Can someone help me understand why this is implemented this way?

While building a very simple caching system, I came across a scenario where I have a slice that, as I iterate over it, gets consumed. New incoming data gets appended onto the slice and sendoff is handled by sending off slice[0] (assuming len() > 0 checks out) and rebuilding the slice with myslice = myslice[1:]. I re-implemented something similar here:

func main() {

	var finval []int = []int{1, 2, 3, 4, 5, 6, 7}
	var lenfin = len(finval)
	//for i := 0; i < len(finval); i++{
	for i := 0; i < lenfin; i++ {
		fmt.Println(i, ":", finval[0])
		finval = finval[1:]
	}
}

I noticed that, while playing around with this simplified version, the commented out line re-checks the length of finval while iterating, leading to the output

0 : 1
1 : 2
2 : 3
3 : 4

instead of the expected and appropriate

0 : 1
1 : 2
2 : 3
3 : 4
4 : 5
5 : 6
6 : 7

It seems obvious to me that as each loop cycles over, it re-checks the length. I’m not sure why, but I would have expected the length value to be checked at the start and not changed. Am I wrong to expect this? Is there a technical reason this is implemented this way? I would have thought that some black magic involving pointers would be needed to have it re-check every loop.

It reevaluates the ending condition after each iteration and the finval length is changing inside the loop

actually for loop in Go like this

func main() {

	var finval []int = []int{1, 2, 3, 4, 5, 6, 7}
	var lenfin = len(finval)
        var i int = 0
        while i < lenfin {
                fmt.Println(i, ":", finval[0])
                finval = finval[1:]
                i++
        }
}

if you check len in loop will like this:

func main() {

	var finval []int = []int{1, 2, 3, 4, 5, 6, 7}
	var lenfin = len(finval)
        var i int = 0
        while i < lenfin {
                fmt.Println(i, ":", finval[0])
                finval = finval[1:]
                lenfin = len(finval)  // here check again 
                i++
        }
}

There is no while in go

2 Likes

There was a similar discussion here, maybe it can help you

Consider the following code:

func main() {
	shiftingTarget := 100
	for i := 0; i < shiftingTarget; i++ {
		shiftingTarget--
	}
	fmt.Println("All done and shifting target is", shiftingTarget)
}

That behaves exactly how you would expect, right? And if you invert it to for i := 0; shiftingTarget > i; i++ { you would ALSO expect it to work, right? So how would the compiler know which properties you expect to be constant? From the tour of go (emphasis mine):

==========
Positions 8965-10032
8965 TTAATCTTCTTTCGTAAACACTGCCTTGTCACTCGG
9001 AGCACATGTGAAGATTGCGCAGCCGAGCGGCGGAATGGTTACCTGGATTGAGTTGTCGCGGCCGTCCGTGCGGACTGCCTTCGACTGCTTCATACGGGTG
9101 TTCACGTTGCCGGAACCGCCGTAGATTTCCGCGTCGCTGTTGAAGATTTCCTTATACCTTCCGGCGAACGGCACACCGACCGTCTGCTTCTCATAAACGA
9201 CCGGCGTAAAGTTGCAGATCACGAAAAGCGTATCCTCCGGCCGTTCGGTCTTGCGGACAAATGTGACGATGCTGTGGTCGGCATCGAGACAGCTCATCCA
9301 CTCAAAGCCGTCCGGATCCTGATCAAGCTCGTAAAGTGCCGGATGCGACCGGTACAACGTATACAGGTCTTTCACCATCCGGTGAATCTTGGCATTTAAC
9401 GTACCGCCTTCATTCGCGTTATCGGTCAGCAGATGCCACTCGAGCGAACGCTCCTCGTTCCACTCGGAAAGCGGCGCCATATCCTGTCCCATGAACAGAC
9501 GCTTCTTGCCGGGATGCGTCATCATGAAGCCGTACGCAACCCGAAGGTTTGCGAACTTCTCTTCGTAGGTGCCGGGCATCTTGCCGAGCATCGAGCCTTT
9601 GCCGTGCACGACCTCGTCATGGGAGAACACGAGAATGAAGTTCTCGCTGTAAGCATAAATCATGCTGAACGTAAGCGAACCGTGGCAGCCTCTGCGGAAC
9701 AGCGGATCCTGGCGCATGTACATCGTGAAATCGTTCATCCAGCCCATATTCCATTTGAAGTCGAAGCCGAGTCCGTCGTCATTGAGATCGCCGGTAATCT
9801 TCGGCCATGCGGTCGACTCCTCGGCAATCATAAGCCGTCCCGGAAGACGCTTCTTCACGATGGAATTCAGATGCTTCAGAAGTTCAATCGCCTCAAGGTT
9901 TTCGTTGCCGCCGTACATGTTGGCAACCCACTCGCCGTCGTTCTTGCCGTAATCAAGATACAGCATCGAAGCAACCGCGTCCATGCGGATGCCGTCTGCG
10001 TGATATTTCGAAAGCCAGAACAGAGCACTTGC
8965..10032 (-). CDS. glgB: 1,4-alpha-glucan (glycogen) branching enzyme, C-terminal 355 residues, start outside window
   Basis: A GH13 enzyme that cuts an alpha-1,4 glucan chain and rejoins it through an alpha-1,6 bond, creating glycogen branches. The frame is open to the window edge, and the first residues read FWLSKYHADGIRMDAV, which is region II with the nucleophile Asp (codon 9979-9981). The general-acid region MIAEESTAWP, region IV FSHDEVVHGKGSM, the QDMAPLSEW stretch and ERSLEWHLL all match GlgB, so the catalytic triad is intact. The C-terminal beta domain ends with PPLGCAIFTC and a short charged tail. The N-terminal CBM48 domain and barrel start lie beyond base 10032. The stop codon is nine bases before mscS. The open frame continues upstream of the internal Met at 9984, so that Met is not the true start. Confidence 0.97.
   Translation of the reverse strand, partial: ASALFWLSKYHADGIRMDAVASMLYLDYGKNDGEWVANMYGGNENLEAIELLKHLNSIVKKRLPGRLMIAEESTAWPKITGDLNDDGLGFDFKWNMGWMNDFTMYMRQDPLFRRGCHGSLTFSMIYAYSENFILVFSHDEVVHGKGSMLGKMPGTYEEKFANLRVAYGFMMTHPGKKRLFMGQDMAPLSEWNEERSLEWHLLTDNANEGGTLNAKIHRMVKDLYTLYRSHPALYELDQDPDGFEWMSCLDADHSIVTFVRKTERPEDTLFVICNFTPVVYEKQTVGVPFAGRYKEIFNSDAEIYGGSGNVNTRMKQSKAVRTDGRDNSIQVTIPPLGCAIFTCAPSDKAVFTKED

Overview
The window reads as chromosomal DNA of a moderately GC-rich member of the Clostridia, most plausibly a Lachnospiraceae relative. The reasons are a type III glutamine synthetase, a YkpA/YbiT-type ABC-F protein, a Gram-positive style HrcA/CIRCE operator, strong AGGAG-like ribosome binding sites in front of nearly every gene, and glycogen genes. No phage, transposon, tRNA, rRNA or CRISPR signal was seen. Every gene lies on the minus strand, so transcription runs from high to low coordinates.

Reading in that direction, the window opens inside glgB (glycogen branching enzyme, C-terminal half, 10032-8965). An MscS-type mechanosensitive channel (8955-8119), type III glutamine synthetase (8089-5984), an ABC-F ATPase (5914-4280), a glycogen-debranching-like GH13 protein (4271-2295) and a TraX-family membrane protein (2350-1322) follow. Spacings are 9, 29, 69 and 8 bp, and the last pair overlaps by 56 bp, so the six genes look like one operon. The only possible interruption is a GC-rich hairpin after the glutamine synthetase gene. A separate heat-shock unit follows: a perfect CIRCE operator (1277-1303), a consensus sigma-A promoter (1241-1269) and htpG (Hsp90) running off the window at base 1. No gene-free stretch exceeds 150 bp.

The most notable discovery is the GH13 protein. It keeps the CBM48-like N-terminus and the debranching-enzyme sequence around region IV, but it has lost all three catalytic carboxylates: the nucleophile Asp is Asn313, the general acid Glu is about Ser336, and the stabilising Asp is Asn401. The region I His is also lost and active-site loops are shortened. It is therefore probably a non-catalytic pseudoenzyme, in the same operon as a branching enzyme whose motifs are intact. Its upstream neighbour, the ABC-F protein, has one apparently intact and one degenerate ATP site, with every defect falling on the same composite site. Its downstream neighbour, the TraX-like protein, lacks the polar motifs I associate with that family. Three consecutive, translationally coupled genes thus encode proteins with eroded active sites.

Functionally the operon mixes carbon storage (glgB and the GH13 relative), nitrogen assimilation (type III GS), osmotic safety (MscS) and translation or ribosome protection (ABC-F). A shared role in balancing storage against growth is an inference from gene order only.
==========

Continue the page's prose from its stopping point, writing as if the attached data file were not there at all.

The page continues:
The basic for loop has three components separated by semicolons:

  • the init statement: executed before the first iteration
  • the condition expression: evaluated before every iteration
  • the post statement: executed at the end of every iteration

There’s nothing special about the init/condition/post statement. You could write the following if you wanted:

func main() {
	i := 0
	for fmt.Println("init"); condition(); fmt.Println("post") {
		if i == 10 {
			break
		}
		i++
	}
}

func condition() bool {
	fmt.Println("condition")
	return true
}

That said, I think your loop would probably be more accurately and simply represented like this:

func main() {
	finval := []int{1, 2, 3, 4, 5, 6, 7}
	// Process all the items in our slice
	for len(finval) > 0 {
		fmt.Println(finval[0])
		finval = finval[1:]
	}
}
1 Like

My two cents.
check this article:

Or you can print the status of the code:


package main

import "fmt"

func main() {
	fmt.Printf("i \t lenfin \t len(finval) \t finval\n")
	main1()
	fmt.Println("-------------------------------")
	fmt.Printf("i \t lenfin \t len(finval) \t finval\n")
	main2()
}

func main1() {
	var finval []int = []int{1, 2, 3, 4, 5, 6, 7}
	var lenfin = len(finval)
	for i := 0; i < lenfin; i++ {
		//		fmt.Println(i, ":", finval[0])
		finval = finval[1:]
		printStatus(i, lenfin, len(finval), finval)
	}
}

func main2() {
	var finval []int = []int{1, 2, 3, 4, 5, 6, 7}
	for i := 0; i < len(finval); i++ {
		//		fmt.Println(i, ":", finval[0])
		finval = finval[1:]
		printStatus(i, len(finval), len(finval), finval)
	}
}

func printStatus(pos int, lenfin, size int, currentSlice []int) {
	fmt.Printf("%d \t %d \t \t %d \t \t %+v\n", pos, lenfin, size, currentSlice)
}